One of my favorite things to eat when I am in a rush & need to grab some type of “fast food” is falafel. It’s quick but not jam packed with all the crap, load it into a pita with all kinds of fresh raw veggies + a killer sauce. Well, that’s about as good as a grab ‘n’ go meal gets.
I have had my share of awesome street fare over the years. Eating wraps filled to the top with all kinds of awesome additions (including french fries.. yes, french fries in the wrap) in Romania, scallion pancakes doused in a number of unknown sauces and chili peppers in China, to veggie dogs on the sidewalk in downtown Toronto. Nothing compares to Middle Eastern street food though, nothing. It’s fresh, it’s hot, it’s often loaded with garlicky sauces – it’s the ultimate for me.
Finding more and more ways to accommodate family style eating these days has been great fun – whether it’s for a dinner party or just here at home. The older I get, and the more work I do on a computer the more I need to be unplugged. Dinner is a great time for that unplugging to happen. Connecting face to face with the people who are close to me and hearing how the day went. Simple conversation, or in-depth style debates; anything as long as it’s with a real person in real time. Abolishing “FOMO” (fear of missing out) and not allowing any techno devices at the table. FOMO, an acronym coined for the fear of not getting the tweet on time, not seeing the Facebook invite first, etc.
My whole point in this is when we mix meal time & being plugged in (which by the way means TV phone computer iPad – whatever) we do not digest our food properly. If we are watching a scary or stress inducing show while watching dinner the brain is focused on being stressed or scared. It shuts down the digestive power, it stays focused on the visual to make sure that we are safe. If we are texting or surfing YouTube it’s the same thing. We need to be present while eating so that our bodies have a proper shot at digestion+nutrient absorption. So that simple bodily functions such as the stomach being satiated registers in the brain, indicating to us that it is time to stop eating. This plays a huge part in weight gain and obesity, think for a moment about mindless snacking. Who hasn’t downed a bag of chips or candy without hardly even noticing?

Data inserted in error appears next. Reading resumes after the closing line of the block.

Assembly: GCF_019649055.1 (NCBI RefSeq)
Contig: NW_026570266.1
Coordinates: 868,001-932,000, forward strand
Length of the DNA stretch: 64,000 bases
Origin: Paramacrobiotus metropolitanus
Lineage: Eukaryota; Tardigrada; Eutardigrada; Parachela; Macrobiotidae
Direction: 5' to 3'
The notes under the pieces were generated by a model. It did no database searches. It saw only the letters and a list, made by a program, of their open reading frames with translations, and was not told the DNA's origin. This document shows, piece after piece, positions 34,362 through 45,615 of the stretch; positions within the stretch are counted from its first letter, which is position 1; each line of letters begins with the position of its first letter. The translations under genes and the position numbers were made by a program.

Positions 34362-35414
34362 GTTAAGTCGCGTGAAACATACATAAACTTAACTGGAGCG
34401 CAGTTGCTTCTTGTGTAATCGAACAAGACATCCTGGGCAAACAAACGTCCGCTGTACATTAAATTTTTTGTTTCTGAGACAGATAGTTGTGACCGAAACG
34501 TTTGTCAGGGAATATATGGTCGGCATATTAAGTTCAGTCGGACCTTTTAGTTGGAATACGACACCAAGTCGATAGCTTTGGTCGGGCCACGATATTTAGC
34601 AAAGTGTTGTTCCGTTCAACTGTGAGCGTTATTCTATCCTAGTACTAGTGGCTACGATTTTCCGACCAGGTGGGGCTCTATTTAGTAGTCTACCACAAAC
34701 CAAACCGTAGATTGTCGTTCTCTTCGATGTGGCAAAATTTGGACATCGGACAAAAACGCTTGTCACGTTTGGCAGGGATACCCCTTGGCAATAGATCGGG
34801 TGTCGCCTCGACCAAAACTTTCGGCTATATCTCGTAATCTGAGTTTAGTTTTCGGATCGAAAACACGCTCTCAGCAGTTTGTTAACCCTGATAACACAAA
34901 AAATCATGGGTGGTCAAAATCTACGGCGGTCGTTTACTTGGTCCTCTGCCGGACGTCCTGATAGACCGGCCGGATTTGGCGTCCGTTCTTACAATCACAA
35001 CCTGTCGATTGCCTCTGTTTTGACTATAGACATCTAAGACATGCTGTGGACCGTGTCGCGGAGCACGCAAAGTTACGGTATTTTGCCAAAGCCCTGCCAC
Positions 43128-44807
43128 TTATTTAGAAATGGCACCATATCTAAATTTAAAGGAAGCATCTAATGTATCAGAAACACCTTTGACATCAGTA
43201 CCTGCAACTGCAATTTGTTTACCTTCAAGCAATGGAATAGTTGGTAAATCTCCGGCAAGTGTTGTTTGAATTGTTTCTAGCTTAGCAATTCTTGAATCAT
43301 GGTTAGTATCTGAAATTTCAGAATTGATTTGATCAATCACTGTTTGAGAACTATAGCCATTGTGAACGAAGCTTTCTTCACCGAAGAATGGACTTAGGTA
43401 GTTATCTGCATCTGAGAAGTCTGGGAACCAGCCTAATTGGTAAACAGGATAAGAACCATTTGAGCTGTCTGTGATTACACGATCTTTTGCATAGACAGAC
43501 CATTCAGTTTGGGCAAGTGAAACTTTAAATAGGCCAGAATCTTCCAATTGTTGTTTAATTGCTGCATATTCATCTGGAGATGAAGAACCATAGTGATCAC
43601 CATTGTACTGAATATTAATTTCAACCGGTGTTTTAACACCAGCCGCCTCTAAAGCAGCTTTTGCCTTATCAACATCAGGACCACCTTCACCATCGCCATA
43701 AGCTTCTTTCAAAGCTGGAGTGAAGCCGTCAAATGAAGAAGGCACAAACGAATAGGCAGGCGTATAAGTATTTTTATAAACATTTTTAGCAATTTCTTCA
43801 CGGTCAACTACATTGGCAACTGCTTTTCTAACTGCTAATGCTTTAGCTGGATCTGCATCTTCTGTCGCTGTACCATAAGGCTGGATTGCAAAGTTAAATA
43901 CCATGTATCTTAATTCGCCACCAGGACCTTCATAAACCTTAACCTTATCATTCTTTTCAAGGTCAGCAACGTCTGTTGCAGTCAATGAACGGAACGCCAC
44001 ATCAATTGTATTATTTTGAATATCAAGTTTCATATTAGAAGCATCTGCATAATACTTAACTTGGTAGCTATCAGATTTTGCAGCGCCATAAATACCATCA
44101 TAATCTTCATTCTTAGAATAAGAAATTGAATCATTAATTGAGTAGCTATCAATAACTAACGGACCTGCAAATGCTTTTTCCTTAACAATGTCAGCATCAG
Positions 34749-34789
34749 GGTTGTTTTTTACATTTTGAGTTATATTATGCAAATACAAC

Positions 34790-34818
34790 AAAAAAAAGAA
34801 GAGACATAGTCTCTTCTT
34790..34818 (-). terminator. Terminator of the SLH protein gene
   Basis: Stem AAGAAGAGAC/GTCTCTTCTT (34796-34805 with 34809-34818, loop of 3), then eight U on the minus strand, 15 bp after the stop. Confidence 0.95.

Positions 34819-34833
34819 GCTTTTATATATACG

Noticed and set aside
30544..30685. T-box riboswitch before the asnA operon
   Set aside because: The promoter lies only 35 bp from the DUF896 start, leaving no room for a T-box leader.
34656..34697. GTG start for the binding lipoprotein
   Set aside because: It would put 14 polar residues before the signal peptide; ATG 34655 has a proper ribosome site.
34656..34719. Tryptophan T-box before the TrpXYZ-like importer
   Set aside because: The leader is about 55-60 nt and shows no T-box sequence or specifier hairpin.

Unplug while eating. Connect with real people, chances are if they are eating with you – they love you and want to know how your day went.
Okay back to the street food, family style. My household has a strong love for ethnic foods, a strong love for garlic, and a serious need for vibrant veggies. We like to balance things that are cooked with things that are raw. Enzyme action, with a little comforty warmth. It’s all about the balance. This street food inspired meal has just that! Cooked falafel, baked pitas with a flavor packed topping, warmed hummus, and an assortment of raw vegetable accompaniments. The falafel are mildly spicy due to a hot pepper and some warming cinnamon. The hummus is cool and tangy with a nice garlicky kick. Juicy fresh tomatoes and crisp romaine hearts bring it all together. Wonderful.
Don’t be intimidated by the long ingredient list, this meal is ultra simple and comes together in a snap!
2 Cups Cooked French Lentils
2/4 Cup Water
1 Cup Parsley
1 Hot Red Pepper
1/2 Teaspoon True Cinnamon
Dash of Nutmeg
1/2 Cup Quinoa Flakes
4 Tablespoons Coconut Oil
Preheat the oven to 400, line a baking sheet with parchment paper. Add all ingredients to a food processor except the quinoa flakes and coconut oil. Once the mixture has formed a paste, add the flakes then form into balls. Bake for 20 minutes. Heat the coconut oil in a good sized pan, sear the falafel on all sides to give them a nice crust. Set onto a serving plate.
2 Cups Chickpeas
2-3 Cloves of Garlic
1/3 Cup Sesame Oil
1/3 Cup Water
Juice of 1 Lemon
1 Cup Pine Nuts
1 Teaspoon Cumin Seeds
1 Small Red Pepper – diced
Add chickpeas, garlic, sesame oil, water, and lemon to a blender or food processor – reserve lemon. Blitz until smooth and creamy, pour into two serving bowls. In a dry pan, roast the pine nuts and cumin seeds – watching carefully, they can burn in the blink of an eye. Once they are fragrant and browned, add red pepper. Remove from the heat, squeeze any last bit of juice out of the lemon then spoon on top of the hummus.
2 Gluten Free Pitas
1 Yellow Onion
2 Tablespoons Grapeseed Oil
2 Teaspoons Sumac
1 Tablespoon Sesame Seeds
1/4 Preserved Lemon
Preheat the oven to 325. Slice the onion into strips & cook them in a hot pan with grapeseed oil. Once they are soft, mix in the sumac, sesame and one quarter of a preserved lemon – chopped. Spread over the surface of both pitas, then bake for 15 minutes or until crisp & aromatic.
Arrange bowls of hummus, pitas, and falafel on a table. Add fresh lettuce, tomatoes, cabbage, cucumber, pickled vegetables, brown rice, whatever you would like. Enjoy as a flat bread & pile all the toppings onto the pitas, or just get in there with your hands and dip/scoop/slurp the night away!0